SLF To participate in the DPA program, facilities must have not less than 10 and no more than 150 apartments. Freestanding sites must provide apartments with 350 square feet of living space, including closets and bathroom. Apartments for individuals wishing to share the unit must have 500 square feet of living space, including closets and bathroom. Units must have a full bathroom, lockable doors, emergency call system, heating and cooling controls, wiring for private telephone, access to cable television or satellite dish, a sink, microwave oven or stove, refrigerator. Fifty percent of all apartments in a facility must have showers only (no bath tub) with non-skid surfaces and hand held shower heads. Nursing homes converting a portion of a facility must offer apartments with 160 square feet for single occupancy and 320 square feet if two people want to share a unit. Free standing sites must provide apartments with at least 350 square feet of living space for single occupancy. Participants willing to share an apartment must have no less 500 square feet.
CBRFs The Department on Aging's pilot does not include specifications for the living unit, and rather, expect that market forces will determine what is developed.
Shelter care facility No resident needing nursing care may be admitted or retained. Persons who have a communicable disease or are mentally ill, need treatment for mental illness, are likely to harm others, or is destructive of property or himself may not be admitted or retained.
CBRFs must execute a written contract with the tenant.
SLFs may serve frail elderly or disabled residents over age 22 who have been screened and determined to meet the nursing facility level of care criteria. Residents may be discharged if they are a danger to self or others or have needs that cannot be met by the SLF. The SLF must develop a service plan and execute a written contract with each resident that includes services the resident will receive and other terms of the agreement.
Shelter care facility may provide personal care, group and individual activities, assistance with self administration of medications or administration by a physician or licensed nurse.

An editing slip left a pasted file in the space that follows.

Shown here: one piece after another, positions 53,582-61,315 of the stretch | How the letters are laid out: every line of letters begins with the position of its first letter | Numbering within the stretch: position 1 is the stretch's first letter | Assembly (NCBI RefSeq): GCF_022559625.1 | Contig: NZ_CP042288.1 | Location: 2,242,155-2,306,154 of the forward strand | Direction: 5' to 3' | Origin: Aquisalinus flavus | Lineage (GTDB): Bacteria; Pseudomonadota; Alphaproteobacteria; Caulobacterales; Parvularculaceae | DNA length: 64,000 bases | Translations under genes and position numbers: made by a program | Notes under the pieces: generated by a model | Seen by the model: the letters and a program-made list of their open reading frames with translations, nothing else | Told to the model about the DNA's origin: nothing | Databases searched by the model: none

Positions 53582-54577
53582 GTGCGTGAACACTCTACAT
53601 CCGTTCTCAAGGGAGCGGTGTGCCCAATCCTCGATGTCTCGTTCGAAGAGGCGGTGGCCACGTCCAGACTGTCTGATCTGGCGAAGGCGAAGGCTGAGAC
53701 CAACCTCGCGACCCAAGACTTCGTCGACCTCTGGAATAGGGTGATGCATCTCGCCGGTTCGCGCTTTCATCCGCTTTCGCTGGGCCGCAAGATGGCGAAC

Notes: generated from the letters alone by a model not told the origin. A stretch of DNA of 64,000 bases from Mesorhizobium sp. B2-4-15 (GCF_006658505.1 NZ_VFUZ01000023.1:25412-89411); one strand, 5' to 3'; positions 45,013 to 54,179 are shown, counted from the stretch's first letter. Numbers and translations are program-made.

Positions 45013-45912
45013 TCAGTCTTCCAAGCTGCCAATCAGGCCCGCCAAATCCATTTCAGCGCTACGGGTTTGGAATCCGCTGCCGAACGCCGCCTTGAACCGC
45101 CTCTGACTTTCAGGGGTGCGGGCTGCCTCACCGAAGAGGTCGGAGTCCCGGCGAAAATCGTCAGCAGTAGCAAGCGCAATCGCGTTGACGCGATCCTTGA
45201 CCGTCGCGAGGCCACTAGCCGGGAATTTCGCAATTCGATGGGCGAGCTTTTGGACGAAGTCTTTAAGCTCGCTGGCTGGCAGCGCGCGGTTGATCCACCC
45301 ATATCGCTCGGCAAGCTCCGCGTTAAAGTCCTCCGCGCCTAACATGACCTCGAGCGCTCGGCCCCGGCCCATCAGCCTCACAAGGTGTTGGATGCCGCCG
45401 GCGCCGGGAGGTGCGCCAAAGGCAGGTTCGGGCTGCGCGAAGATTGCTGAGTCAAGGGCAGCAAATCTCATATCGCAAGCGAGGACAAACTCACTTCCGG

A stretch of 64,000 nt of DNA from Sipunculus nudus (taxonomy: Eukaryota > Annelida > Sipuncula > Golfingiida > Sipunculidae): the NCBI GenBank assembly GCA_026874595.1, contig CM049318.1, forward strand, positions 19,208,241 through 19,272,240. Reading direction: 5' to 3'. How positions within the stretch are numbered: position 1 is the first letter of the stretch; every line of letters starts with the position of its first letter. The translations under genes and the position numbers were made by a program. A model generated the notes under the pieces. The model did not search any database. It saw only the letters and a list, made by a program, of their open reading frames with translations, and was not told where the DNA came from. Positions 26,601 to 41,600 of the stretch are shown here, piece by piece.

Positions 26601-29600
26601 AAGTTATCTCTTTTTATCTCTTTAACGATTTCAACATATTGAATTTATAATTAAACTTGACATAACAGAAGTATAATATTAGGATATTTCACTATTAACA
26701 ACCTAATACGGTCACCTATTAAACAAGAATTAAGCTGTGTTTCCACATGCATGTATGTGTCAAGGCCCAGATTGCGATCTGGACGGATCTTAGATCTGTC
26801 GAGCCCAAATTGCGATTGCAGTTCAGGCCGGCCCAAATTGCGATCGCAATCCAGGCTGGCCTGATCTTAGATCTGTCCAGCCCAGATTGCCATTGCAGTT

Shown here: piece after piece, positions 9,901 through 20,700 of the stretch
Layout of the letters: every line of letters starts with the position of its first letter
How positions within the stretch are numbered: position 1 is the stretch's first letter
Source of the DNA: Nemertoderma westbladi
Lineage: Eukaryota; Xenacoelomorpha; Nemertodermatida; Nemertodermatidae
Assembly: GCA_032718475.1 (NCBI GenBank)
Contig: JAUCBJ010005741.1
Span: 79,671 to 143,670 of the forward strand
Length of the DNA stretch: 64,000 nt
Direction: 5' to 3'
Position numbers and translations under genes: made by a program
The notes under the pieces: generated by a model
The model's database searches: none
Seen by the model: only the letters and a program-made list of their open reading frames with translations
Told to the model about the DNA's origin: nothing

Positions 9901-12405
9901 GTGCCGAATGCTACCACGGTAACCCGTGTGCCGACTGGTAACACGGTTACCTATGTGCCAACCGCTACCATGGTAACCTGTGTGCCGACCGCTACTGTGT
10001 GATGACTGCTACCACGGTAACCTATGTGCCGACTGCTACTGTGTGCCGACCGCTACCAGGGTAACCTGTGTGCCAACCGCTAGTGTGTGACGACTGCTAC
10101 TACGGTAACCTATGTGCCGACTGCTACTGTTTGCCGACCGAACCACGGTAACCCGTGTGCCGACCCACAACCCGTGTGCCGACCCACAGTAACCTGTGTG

CBRFs must provide meals, routine housekeeping, security, emergency response system, and laundry services. One or more of the following services must be provided directly or through contract: personal care, medication management, money management and intermittent health services (medication administration, dressing changes, catheter care, therapies, and other medical, nursing or rehabilitative care provided by licensed personnel). They may, but are not required to, provide transportation, health assessment, counseling or social/educational activities.
SLFs must provide a combination of housing, personal care, health and supportive services that promote autonomy, dignity and quality of life and respond to the individual needs of residents. Room and board includes three meals per day. Services include nursing services, personal care, medication oversight and assistance in self-administration, housekeeping services, laundry service, social and recreational programs, 24-hour response/security staff, emergency call systems, health promotion and referral, exercise, transportation and maintenance services. Nursing services include completion of a resident assessment and service plan, a quarterly health status evaluation, administration of medication when residents are temporarily unable to self-administer, medication set up, health counseling and teaching self care in meeting routine and special health needs, and disease prevention. Facilities are expected, when possible, to involve family members in service planning. Residents must be assessed within 24-hours of admission and updated at least annually.
SLF For Medicaid residents, participating facilities must be willing to accept the SSI rate, which is currently $494 a month less a $90 personal needs allowance, as payment for room and board. For Medicaid covered services, bidders will submit a proposed rate that may not exceed 75% of average nursing facility rate less the average amount contributed by residents. Residents may be eligible to receive food stamps and facilities may be certified as eligible vendors.